SO AS A BUSINESS OWNER, WHAT DO I NEED TO ASK FIRST?
First ask your prospective merchant services provider if the cost structure is Interchange Plus or 3 tier. If It is 3 tier, make sure you find out the rate of all 3 tiers. If the representative can't answer or doesn't understand your question, RUN FOR THE HILLS!
HOW DO I KNOW IF I'M SAVING MONEY FOR REAL?
If it's an Interchange structure, than you should be able to determine that .4% above Interchange is lower than .5% above Interchange based on a simple glance and know that money will be saved. If it's a 3 tier system, it's harder. Unless all 3 tiers proposed to you are cheaper than all 3 tiers you have now, you can't know for sure! That brings me to the next big thing.
SEND THE PROSPECTIVE MERCHANT SERVICES PROVIDER A RECENT STATEMENT
If the rep you're speaking to doesn't know your current pricing, then both of you will have no way of knowing if money is actually being saved. I understand the allure of shopping around and getting "quoted rates" before you send anyone a statement or sign a piece of paper, but you really must. If you're having trouble reading your statement, request that the representative outline in pen for you to see how much you're being charged and where. If they refuse or don't know how, RUN FOR THE HILLS AGAIN!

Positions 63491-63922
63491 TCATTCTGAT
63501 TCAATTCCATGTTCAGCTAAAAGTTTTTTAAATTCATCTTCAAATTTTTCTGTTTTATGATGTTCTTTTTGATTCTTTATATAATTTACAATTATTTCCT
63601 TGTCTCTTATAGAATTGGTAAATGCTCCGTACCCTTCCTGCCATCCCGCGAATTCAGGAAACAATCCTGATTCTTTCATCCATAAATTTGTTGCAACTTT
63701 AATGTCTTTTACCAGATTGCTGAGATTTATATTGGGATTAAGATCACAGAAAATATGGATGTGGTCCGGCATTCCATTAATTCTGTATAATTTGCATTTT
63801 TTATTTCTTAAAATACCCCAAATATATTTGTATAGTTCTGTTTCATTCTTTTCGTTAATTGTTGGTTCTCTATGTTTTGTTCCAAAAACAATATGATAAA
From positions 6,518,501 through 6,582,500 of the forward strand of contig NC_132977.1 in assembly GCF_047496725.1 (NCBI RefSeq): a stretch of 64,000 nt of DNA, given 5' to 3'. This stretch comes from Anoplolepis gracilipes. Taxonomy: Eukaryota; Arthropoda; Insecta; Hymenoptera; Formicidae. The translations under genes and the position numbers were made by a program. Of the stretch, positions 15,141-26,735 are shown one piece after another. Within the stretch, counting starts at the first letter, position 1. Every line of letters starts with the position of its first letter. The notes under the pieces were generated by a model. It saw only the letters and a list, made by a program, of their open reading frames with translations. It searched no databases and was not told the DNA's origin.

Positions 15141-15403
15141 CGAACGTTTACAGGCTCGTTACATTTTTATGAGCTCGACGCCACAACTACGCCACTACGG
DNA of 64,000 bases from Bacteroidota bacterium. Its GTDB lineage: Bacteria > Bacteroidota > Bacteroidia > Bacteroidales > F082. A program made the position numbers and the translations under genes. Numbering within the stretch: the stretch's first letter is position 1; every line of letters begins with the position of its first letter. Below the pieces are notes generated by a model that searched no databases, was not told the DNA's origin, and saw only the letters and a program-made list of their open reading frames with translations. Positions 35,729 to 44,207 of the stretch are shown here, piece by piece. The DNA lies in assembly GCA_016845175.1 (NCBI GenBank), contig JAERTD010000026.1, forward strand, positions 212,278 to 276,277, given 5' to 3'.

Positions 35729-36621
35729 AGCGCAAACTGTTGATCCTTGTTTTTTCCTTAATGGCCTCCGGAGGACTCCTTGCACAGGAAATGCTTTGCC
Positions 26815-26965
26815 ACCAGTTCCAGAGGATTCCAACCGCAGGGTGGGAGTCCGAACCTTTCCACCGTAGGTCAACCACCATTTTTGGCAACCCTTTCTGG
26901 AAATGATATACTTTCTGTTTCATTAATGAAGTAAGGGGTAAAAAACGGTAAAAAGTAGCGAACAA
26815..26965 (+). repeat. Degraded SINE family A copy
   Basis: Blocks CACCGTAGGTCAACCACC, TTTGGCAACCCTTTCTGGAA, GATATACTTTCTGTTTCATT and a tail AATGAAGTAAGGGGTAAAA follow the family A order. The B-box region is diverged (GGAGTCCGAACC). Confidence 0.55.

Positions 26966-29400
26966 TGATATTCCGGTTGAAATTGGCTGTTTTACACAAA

STAY AWAY FROM QUOTED RATES OVER THE PHONE
This is a repeat of above but it must be said again. If the representative does not know your current cost structure and have an idea of the type of cards you're taking, then the quote is meaningless.
BUT WAIT I'M BEING CHARGED 25 CENTS FOR A TRANSACTION, HOW DOES THIS FIGURE IN?!
There are other cost categories such as transaction fees, monthly fees, batching fees, annual fees, and other assorted fees that will certainly have a major impact on the ultimate cost. But If you don't know the differences between 3 tier and Interchange then you never stood a chance to make the assessment and the best decision anyway.